Does Gen Z Have Any Work Ethic?
“I’m a millennial and started recently hiring Gen Z. I’m convinced these clowns look for every excuse to not work.”
“How do they swing this unprofessionalism?”
“I’d love to have such a light-a** schedule, but then again I’m Gen X, we still work.”
These are just a few comments that were left on our company TikTok which displayed some Gen Z Google calendar time blocks with cheeky event names. When we made the light-hearted video we surely didn’t anticipate almost half a million views and now a generational debate.
On the flip side of the Gen Z haters, we also received dozens of comments in favor of their more laid-back lifestyle. Support spanned all generations with Pro-Gen Z comments such as:
“As a millennial, I do respect the Gen Z boundary creating. Wish I would’ve learned to do this wayyy earlier in my career”
“This Gen Xer thinks this is brilliant. Honestly, a lot of meetings should be an email…or on Slack DM”
“Honestly this is a good thing. Nobody really should work 40 hours a week. You can get the same amount of work done in a focused 20 hours.”
So it begs the question– Does Gen Z have any work ethic? Well, it depends on who you ask.
First, let’s look at the generational breakdown.According to Pew Research here are the generation classifications based on birth year.
Generation X: 1965-1980
Generation Z: 1997-2012
And then what about those born after 2012? The newest up-and-coming generation is “Generation Alpha” for those born in 2013 to present day.
Personally, as a millennial, it was a bit of a shock when I started having Gen Z colleagues. Quickly I started to recognize that a lot of time Gen Z was actually saying what I was secretly thinking. When my younger colleagues spoke up, many times I’d glance around the conference room table to gauge others’ reactions to the snarky remarks. I can’t quite put my finger on it, but Gen Z workers have a certain je ne sais quoi about them.
So when I started writing this article, I decided the most logical step would be to check in with our resident Gen Z expert, Izzy, to get her first-hand thoughts on her generation’s work style.
KS: What do you think sets Gen Z apart from other generations in the workforce?
IK: I think that Gen Z is really trying to find balance. A balance between work and home life, and a balance between professionalism and authenticity. A hallmark of our generation is that we have no time for things that don’t serve a purpose. So if a work-in-office requirement exists, but we work just as well from home, we are probably going to push back.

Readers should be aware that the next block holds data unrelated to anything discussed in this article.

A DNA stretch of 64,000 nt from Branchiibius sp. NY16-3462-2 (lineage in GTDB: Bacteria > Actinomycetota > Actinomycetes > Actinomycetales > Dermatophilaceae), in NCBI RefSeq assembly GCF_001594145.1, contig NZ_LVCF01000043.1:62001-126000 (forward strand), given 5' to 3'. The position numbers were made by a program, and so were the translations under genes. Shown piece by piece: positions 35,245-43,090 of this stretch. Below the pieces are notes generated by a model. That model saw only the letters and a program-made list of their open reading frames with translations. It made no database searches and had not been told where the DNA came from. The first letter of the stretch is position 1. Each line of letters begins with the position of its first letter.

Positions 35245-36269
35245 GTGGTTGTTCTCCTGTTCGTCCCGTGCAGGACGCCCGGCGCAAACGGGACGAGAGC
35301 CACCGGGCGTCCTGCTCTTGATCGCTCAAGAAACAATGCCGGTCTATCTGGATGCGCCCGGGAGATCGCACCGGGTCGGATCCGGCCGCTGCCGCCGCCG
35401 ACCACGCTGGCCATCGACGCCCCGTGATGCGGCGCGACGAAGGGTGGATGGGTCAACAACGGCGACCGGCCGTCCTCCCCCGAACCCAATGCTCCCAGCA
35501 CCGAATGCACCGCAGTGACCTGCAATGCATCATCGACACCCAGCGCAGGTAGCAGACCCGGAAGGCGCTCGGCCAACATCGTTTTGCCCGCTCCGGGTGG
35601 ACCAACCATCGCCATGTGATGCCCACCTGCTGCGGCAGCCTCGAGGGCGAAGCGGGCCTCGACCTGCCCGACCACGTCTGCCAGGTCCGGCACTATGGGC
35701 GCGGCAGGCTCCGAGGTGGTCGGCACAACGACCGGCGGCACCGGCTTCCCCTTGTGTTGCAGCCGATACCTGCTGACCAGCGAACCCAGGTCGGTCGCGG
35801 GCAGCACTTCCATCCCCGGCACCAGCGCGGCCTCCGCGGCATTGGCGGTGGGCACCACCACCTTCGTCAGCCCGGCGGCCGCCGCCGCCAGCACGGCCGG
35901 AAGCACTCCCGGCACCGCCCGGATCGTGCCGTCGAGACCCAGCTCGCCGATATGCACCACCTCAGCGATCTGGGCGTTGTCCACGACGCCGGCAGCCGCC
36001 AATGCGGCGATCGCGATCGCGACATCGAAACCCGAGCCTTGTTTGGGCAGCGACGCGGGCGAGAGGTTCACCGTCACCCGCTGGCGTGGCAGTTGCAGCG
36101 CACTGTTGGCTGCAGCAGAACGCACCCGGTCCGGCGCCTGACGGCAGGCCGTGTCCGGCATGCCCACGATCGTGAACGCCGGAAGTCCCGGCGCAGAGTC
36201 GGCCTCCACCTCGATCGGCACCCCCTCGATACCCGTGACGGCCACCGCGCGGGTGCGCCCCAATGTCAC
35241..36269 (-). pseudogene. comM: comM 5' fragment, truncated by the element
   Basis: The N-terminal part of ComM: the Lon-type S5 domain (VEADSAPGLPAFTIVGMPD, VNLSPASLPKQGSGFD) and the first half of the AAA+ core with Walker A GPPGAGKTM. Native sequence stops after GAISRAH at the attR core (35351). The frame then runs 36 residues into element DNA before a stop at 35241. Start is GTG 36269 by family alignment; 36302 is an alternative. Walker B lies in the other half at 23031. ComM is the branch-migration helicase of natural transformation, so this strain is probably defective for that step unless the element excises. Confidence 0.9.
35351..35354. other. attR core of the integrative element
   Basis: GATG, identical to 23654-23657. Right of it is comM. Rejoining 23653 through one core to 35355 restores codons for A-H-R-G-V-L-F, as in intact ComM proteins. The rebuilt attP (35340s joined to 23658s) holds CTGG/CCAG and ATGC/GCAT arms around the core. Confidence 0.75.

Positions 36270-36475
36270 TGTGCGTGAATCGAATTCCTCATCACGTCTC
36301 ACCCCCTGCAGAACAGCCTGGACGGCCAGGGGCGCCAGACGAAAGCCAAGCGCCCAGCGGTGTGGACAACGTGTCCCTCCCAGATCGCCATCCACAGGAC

KS: Why do you think people reacted so strongly toward the TikTok video?
IK: I think the negative reactions largely come from a place of forgetting what TikTok is, which is an advertising tool. The entries in the calendars were dramatized for comedic effect. Our office does not take Friday the 13th off because of bad luck. But if we DID, that’s our business! You don’t have to explain your PTO to anyone. If I want to take a day off because I’m going to a basket weaving competition, that’s my prerogative. It doesn’t show a lack of work ethic to use your benefits. For other things, like not talking to someone in the morning, it’s just a funnier name for something lots of people call “focus time” on their calendars. Different name, same outcome. I finally get to answer your emails from earlier this week because no one talks to me for an hour.
KS: What advice do you have for someone working with someone from Gen Z for the first time?
IK: I would say be open to weirdness. You will likely be unfamiliar with our sense of humor or how we operate in the workplace, but we have a lot of value to add! We are willing to take creative risks and bring new perspectives to projects. Listen when we say something, even when it’s not what you expected to hear.
KS: Any final thoughts on the topic?
IK: I don’t want people to think we are anti–professionalism. Rather, we are interested in redefining what professionalism IS. It isn’t professional to contact someone who is on vacation, but I don’t care if someone shows up to work in sweatpants. And just because I operate this way doesn’t mean I think anyone else has to. If you feel better at work in a suit, then wear a suit! Just get things to me on time, create quality work, and be respectful and honest when we communicate. Everything else is none of my business.
So, the question still remains… Does Gen Z have any work ethic?
Personally, I don’t think work ethic is a generational attribute. In every group, you’re going to have varying levels of diligence and dedication to the task at hand no matter how old they are. However, I do believe that Gen Z is pushing the boundaries and creating some ripples along the way. They’re leading the way for some long overdue changes in the workforce, and most don’t like change so it’s rubbing some people the wrong way… who are angrily taking it out on our TikTok account.
And as for what’s next when Gen Alpha enters the office? Time can only tell what changes they’ll bring.
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